Energy and Environment Minister Segolene Royal said Wednesday she asked Areva and utility giant Electricite de France to work together on finding solutions, amid reports of a possible merger or other link-up.

The government said in a statement that it's working closely with Areva to restructure and secure financing, and would "take its responsibility as a shareholder" in future decisions about its direction.

Areva reported Wednesday 1 billion euros in losses on three major nuclear projects in Finland and France, among other hits.

Areva has lost money for years, in part linked to delays on those projects and to a global pullback from nuclear energy since the 2011 Fukushima accident.

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Comment Re:Tit for tat (Score 2) 197

Exactly, but a lot of older measurement equipment is repairable. I cant imagine a person with very little electronics engineering knowledge repairing current electronics. SMT components everywhere and no tools available at a hobby shop to service them (hot air soldering station, precision tweezers). Having schematics at the inside would like in the old television sets would be a great help (plus board layouts), but this is never going to happen.

But most of the modern equipment that fails, it is usually the power supply that breaks. Either bad capacitors with too high ESR or fried switching transistors.

You use a 547? How do you deal with the HV transformer rot that happens to a lot of post 1960 500 series oscilloscope? I have the single timebase variant of the 547, the 544 that I use for measurements that are too dangerous for my digital or analog scope, but I cant use it longer then two hours before the HV stops working and the screen goes.

Surplus russian tunnel diodes? Where do you get these?

Comment Re:NeoCad + DIY FPGA (Score 1) 108

I have been thinking about the same thing as of lately. Creating an open source FPGA with full tools: Synthesis, Place and Route, low level FPGA editor and more.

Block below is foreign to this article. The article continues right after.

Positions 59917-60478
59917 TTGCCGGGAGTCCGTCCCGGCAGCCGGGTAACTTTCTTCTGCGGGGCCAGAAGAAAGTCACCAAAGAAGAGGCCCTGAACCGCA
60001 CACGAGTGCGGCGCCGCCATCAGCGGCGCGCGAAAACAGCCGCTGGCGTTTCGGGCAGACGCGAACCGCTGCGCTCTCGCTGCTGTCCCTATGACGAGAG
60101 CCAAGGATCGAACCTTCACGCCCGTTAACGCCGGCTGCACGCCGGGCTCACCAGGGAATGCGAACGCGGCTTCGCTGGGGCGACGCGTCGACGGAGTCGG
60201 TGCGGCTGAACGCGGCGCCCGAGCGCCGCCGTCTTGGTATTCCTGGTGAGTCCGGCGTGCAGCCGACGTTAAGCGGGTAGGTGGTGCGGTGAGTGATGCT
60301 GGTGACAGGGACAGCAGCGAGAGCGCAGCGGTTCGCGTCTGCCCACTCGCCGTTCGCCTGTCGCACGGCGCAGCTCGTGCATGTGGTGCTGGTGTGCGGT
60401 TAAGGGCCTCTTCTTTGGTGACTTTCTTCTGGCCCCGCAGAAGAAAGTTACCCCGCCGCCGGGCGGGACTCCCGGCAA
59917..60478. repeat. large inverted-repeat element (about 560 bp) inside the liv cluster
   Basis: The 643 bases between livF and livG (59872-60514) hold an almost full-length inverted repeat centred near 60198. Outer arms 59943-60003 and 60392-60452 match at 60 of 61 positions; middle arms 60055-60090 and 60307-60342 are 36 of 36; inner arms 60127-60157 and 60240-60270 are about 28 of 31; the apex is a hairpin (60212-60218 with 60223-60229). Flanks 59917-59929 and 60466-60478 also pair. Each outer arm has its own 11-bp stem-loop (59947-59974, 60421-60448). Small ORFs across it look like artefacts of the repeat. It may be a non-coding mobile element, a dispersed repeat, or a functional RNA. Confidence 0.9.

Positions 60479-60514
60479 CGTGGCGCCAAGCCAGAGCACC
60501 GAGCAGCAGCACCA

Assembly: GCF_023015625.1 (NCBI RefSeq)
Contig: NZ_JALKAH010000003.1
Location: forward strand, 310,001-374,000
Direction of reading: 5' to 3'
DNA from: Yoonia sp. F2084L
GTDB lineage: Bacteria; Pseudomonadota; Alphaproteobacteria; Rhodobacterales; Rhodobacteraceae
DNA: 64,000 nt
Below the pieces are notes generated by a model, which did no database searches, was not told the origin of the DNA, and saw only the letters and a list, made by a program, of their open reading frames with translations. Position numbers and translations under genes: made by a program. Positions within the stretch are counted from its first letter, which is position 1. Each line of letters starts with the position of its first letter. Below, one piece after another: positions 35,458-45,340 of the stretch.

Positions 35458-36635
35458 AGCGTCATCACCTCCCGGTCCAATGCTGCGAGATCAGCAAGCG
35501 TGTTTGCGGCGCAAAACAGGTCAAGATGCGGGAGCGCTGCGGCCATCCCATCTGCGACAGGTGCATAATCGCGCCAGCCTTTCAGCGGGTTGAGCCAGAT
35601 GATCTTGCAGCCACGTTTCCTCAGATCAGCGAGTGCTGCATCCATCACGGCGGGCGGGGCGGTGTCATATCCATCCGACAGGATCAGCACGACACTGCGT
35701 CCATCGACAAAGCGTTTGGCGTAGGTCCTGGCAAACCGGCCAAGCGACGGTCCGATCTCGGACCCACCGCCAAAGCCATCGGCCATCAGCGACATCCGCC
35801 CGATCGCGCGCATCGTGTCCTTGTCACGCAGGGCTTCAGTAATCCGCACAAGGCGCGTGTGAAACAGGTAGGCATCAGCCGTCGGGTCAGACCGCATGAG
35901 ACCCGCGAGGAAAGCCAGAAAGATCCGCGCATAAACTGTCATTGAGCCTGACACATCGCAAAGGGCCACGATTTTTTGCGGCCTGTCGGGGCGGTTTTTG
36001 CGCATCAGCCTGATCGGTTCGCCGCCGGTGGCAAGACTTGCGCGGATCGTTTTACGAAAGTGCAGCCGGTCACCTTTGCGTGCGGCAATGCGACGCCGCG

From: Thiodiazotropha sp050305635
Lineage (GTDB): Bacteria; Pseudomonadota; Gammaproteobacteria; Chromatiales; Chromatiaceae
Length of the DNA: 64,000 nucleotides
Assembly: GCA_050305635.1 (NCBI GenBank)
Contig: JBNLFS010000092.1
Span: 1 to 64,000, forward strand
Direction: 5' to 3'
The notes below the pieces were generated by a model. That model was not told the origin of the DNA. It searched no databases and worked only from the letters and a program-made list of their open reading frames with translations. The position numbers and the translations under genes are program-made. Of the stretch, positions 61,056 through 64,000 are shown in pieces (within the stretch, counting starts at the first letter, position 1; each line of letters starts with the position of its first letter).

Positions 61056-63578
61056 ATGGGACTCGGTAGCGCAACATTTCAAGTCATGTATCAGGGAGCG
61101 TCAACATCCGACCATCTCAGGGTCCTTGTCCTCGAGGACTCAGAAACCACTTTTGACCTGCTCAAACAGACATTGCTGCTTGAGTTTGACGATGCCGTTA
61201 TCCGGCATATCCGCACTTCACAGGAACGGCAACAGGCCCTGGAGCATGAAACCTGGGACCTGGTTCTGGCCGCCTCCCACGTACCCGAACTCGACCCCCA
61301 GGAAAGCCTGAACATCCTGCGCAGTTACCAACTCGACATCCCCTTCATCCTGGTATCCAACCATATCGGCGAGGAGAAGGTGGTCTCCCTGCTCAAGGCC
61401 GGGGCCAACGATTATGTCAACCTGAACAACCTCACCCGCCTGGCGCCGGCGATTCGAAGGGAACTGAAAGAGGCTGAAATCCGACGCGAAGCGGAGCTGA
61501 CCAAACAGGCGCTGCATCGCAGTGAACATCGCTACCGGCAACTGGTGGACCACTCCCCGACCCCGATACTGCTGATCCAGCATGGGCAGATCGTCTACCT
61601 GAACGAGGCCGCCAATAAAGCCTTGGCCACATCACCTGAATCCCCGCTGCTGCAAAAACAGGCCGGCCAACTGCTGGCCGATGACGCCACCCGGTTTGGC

I was thinking as a start to make something similar to the old Spartan-1 type fpga in a newer process. The marked targeted would be in between the CPLD and the smallish fpga's. (100 luts to 1000 luts)

The reason for this is that CPLD's are simple to integrate on board (no non volatile storage, only one supply voltage) but for small fpga's you already need a seperate configuration device, 3 voltage outputs more stringent decoupling. CPLD's only have maximum of 256 3-lut capacity before they are not cost effective anymore.

What I am missing is a small simple FPGA that does not have all the features of the more modern devices but with a spartan-1 level device you can still build some pretty impressive stuff. The device has 4 global clocks, 4 input luts that are configurable as 1x16 SRAM (you could opt for 6 input lut's these days). No multipliers, ram blocks, clock managers. This would be more targeted as a microcontroller replacement if made sufficiently low power and made running with a wide voltage range. I would still opt for an external flash storage device to reduce the FPGA price and complexity but using a standard serial flash chip.

Reverse engineering FPGA's seems like a time consuming and error prone job to do and you would always be a few generations behind. Not really an option.

Top Ten Things Overheard At The ANSI C Draft Committee Meetings: (9) Dammit, little-endian systems *are* more consistent!